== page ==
In 2008, Scott received funding for her social enterprise vision, STREAT, from a Danish philanthropist. The aim was to provide life-skills, support, work experience and hospitality training to disadvantaged and young homeless people aged 16–25. However, Scott says she had a crisis of confidence and asked O’Neil to come on board.

“I remember thinking that there was no way I could run an organisation this size. I knew Dawn would be perfect so I rang her and pleaded with her to come on board. She jokingly said she didn’t think I could afford her, but that she would indeed support me, that it was my vision and reassured me that I did have the required skills.”

As STREAT was coming into being, O’Neil became more involved with strategy. She joined the organisation as chair and has remained on the board for the past decade, although not always as chair.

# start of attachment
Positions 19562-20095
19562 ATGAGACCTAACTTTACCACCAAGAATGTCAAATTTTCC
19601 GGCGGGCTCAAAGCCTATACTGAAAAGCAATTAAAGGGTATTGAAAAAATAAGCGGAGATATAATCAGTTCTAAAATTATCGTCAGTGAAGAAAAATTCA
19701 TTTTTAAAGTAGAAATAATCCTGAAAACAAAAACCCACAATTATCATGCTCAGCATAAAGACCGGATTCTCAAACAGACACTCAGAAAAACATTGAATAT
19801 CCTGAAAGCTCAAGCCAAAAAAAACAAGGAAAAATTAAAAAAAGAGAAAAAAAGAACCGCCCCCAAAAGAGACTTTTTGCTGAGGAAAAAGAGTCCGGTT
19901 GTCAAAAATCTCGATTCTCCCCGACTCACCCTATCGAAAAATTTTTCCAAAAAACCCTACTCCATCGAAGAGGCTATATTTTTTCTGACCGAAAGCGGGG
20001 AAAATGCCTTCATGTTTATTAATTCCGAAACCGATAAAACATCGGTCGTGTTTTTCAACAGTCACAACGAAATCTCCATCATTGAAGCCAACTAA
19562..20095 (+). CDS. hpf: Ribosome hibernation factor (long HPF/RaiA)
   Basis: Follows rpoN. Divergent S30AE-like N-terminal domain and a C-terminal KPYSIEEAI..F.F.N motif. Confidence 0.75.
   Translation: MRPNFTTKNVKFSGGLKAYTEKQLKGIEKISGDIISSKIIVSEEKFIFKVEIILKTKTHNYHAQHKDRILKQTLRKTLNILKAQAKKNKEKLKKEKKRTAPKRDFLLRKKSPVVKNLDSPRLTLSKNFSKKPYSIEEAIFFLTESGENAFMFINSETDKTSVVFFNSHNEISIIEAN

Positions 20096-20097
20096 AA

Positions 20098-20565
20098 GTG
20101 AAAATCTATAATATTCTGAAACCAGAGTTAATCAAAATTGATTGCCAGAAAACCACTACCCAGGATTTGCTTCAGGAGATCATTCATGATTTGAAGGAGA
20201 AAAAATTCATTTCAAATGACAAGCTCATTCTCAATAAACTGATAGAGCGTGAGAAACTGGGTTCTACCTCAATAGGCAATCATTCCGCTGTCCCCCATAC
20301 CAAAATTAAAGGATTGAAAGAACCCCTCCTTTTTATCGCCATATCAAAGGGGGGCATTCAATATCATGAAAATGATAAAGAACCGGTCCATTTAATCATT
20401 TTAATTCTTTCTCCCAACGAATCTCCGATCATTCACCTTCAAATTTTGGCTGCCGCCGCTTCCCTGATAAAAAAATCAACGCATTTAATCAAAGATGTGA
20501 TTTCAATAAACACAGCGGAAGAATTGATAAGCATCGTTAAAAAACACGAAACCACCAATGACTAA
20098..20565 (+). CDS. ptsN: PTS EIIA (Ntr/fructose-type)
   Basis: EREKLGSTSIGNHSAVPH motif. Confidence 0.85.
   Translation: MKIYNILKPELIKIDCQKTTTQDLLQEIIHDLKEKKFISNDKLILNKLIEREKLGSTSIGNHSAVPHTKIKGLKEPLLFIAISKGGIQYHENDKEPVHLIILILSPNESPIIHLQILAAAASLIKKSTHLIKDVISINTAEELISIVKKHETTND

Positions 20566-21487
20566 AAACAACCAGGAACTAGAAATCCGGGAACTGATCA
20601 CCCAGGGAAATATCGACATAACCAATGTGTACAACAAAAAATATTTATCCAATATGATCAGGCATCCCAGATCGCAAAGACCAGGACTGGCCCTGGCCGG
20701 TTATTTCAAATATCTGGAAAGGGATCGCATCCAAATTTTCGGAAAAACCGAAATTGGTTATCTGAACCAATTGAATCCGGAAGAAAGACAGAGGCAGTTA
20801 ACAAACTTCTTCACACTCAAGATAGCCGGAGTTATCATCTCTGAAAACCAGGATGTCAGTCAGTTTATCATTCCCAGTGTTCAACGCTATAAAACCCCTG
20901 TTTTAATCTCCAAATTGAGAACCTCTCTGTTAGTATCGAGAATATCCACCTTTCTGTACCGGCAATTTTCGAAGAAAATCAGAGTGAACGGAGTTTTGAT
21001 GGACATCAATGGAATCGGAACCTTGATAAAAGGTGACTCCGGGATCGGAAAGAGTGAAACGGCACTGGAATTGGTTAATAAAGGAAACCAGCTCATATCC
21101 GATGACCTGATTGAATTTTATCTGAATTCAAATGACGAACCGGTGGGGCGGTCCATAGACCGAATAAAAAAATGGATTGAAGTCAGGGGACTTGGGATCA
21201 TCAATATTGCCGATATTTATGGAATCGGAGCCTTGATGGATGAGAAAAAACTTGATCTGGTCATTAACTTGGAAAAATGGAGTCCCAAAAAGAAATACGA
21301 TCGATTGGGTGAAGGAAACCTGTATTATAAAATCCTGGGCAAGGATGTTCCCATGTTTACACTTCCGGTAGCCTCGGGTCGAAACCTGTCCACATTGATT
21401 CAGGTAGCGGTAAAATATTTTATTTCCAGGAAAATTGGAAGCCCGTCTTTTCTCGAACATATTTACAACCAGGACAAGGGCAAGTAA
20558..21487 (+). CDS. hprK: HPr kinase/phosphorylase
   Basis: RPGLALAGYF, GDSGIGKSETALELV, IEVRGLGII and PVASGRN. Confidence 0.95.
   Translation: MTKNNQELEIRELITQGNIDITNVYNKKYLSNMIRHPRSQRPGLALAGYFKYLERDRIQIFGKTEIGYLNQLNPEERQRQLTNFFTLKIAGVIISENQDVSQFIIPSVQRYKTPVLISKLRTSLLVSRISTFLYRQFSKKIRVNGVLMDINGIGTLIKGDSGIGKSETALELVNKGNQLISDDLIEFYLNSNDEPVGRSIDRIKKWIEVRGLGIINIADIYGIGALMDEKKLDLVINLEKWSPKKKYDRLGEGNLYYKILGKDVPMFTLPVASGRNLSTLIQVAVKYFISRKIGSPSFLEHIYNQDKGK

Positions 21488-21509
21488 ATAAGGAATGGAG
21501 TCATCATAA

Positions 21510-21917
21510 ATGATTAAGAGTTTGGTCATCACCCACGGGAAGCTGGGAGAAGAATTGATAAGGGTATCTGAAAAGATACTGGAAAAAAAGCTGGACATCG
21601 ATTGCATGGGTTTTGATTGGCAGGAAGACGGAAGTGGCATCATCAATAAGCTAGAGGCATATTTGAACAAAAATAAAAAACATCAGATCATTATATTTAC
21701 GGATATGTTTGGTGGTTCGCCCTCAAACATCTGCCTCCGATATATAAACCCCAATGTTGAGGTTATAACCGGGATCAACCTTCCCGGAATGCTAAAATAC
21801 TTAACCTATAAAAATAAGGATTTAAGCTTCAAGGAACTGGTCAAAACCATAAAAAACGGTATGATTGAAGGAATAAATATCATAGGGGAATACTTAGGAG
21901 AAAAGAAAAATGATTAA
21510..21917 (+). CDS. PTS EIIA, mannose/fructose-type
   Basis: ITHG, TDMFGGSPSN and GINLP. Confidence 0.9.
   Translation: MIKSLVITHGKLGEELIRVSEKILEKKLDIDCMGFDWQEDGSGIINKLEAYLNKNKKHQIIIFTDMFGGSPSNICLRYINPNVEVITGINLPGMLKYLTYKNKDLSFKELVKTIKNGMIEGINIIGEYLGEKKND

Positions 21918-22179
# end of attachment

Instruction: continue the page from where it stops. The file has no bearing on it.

“Dawn walked alongside me over the early years and she has been involved in every part of this vision,” says Scott. “When you start an organisation, that first group of people at the core are often your most trusted friends and family.”

STREAT began in 2010 with one coffee cart, three staff and nine young trainees. It now has 55 staff and eight interconnected businesses, including five cafes, a catering company, an artisan bakery and a coffee roastery. In 2016, STREAT opened a new, modern, flagship site encompassing a café, bakery and training centre in Melbourne’s Collingwood. STREAT has now trained and supported over 520 disadvantaged young people.

In 2016, Scott received the EY 2016 Social Entrepreneur of the Year Award for her work with STREAT. “I knew that this would be Bec’s life work, she was hungry for it and ready for it.” says O’Neil.

The need for support